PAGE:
On December 4, 2017, December 5, 2017, February 12, 2018, and February 16, 2018, the court held sentencing hearings, at which both evidence and argument were presented. The parties also submitted proposed sentencing findings of fact and conclusions of law on February 13, 2018. See ECF 223 (defendant); ECF 225 (government).

         Despite defense counsel's valiant effort on behalf of the defendant, they cannot turn the proverbial sow's ear into a silk purse.[2] Without regard to use of the proffer material, and for the reasons stated below, I conclude that the evidence readily demonstrates that the terrorism enhancement applies here.

         II. The Terrorism Enhancement

         The terrorism enhancement under U.S.S.G. § 3A1.4 is “steep.” United States v. Fidse, 778 F.3d 477, 481 (5th Cir. 2015) (“Fidse I”). Section 3A1.4 provides that if the offense of conviction “is a felony that involves, or was intended to promote a federal crime of terrorism, ” the resulting offense level is increased by 12 levels, and the defendant's actual criminal history category automatically becomes a category VI, regardless of the defendant's criminal history. U.S.S.G. § 3A1.4(a), (b). If, after the increase of 12 levels, the resulting offense level is less than 32, the court must increase the offense level to 32. U.S.S.G. § 3A1.4(a).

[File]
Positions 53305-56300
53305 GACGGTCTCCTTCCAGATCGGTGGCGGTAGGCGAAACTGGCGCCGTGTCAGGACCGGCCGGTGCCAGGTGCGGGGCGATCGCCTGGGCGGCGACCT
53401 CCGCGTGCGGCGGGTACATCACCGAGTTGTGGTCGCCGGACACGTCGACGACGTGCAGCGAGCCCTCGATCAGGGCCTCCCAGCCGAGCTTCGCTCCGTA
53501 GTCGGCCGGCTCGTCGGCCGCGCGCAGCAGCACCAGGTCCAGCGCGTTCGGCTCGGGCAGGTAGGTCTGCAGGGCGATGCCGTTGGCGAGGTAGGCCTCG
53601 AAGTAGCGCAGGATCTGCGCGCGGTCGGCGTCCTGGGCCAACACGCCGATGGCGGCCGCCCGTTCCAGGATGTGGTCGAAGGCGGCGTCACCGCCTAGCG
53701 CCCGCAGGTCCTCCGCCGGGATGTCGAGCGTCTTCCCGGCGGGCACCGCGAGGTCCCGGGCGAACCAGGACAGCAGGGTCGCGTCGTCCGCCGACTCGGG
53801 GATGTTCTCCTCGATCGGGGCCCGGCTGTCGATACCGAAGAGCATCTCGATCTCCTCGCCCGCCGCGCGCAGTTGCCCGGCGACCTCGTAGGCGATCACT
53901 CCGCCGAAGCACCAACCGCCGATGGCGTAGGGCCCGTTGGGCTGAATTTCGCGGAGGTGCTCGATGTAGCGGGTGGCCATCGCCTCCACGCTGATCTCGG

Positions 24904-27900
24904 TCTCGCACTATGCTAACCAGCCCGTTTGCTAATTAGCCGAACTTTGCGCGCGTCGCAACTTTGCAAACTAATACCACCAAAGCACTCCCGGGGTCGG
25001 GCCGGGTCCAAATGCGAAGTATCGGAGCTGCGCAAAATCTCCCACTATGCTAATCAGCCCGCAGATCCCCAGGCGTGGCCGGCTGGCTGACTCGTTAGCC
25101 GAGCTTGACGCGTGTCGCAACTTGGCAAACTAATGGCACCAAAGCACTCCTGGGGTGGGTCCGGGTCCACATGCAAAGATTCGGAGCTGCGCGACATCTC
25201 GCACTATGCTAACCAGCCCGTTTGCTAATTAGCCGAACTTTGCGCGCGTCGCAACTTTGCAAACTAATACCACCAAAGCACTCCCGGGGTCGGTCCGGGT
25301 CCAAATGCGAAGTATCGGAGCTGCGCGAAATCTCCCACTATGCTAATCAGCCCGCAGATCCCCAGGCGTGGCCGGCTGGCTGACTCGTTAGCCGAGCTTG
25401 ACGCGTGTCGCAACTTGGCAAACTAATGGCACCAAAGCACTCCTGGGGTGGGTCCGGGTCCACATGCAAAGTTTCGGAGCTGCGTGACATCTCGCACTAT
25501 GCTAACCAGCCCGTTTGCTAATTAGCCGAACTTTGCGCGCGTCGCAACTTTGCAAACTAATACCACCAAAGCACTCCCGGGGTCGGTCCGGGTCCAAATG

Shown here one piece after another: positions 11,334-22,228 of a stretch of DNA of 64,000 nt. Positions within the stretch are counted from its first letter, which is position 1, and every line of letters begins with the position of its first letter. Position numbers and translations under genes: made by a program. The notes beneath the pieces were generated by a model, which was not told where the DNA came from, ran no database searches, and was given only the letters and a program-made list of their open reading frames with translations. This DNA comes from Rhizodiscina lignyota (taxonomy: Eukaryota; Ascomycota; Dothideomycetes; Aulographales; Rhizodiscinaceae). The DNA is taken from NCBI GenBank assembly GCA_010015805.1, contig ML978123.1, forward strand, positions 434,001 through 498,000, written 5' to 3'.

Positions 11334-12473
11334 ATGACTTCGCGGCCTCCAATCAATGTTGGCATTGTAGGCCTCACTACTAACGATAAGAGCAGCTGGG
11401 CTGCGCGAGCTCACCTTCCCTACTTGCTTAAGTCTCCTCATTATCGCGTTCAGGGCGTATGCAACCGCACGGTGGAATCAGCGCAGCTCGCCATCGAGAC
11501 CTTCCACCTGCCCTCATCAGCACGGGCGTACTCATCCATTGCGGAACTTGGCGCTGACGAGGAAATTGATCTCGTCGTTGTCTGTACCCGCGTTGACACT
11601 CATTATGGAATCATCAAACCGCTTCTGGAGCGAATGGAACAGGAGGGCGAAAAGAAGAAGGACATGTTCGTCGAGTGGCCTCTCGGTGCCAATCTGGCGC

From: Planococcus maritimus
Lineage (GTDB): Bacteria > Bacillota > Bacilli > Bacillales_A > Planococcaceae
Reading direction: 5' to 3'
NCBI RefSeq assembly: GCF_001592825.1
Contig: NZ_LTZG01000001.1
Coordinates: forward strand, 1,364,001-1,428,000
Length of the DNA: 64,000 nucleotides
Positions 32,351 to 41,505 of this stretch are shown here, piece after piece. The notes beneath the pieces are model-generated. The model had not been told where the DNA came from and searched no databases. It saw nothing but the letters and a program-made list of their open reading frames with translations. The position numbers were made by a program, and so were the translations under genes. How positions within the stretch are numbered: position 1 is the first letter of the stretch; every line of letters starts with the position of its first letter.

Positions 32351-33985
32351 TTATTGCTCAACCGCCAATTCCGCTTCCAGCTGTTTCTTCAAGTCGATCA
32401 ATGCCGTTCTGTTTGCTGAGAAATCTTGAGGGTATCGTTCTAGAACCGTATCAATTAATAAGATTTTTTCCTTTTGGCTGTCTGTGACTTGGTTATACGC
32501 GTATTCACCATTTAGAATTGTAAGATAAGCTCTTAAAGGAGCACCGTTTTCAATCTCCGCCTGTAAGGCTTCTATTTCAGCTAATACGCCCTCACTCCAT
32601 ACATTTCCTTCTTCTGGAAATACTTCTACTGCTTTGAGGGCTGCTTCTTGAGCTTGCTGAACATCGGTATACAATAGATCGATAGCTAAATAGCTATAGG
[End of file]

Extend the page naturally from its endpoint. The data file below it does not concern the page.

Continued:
A “federal crime of terrorism” is a “key term.” United States v. Chandia, 514 F.3d 365, 375 (4th Cir. 2008) (“Chandia I”). Under Application Note 1 to U.S.S.G. § 3A1.4, the term “‘federal crime of terrorism' has the meaning given that term in 18 U.S.C. § 2332b(g)(5).” A federal crime of terrorism under § 2332b(g)(5) consists of two components. First, the offense must constitute a violation of one or more enumerated felonies. The specified felonies include three of the offenses to which the defendant has pleaded guilty: 18 U.S.C. § 2339B (Material Support of Terrorism, as charged in counts One and Two) and 18 U.S.C. § 2339C (Unlawful Financing of Terrorism, as charged in Count Three). Second, there is a “specific intent requirement, ” which means that the offense must be “calculated to influence or affect the conduct of government by intimidation or coercion, or to retaliate against government conduct.” See §§ 2332b(g)(5)(A), (B); see also Chandia I, 514 F.3d at 375-76.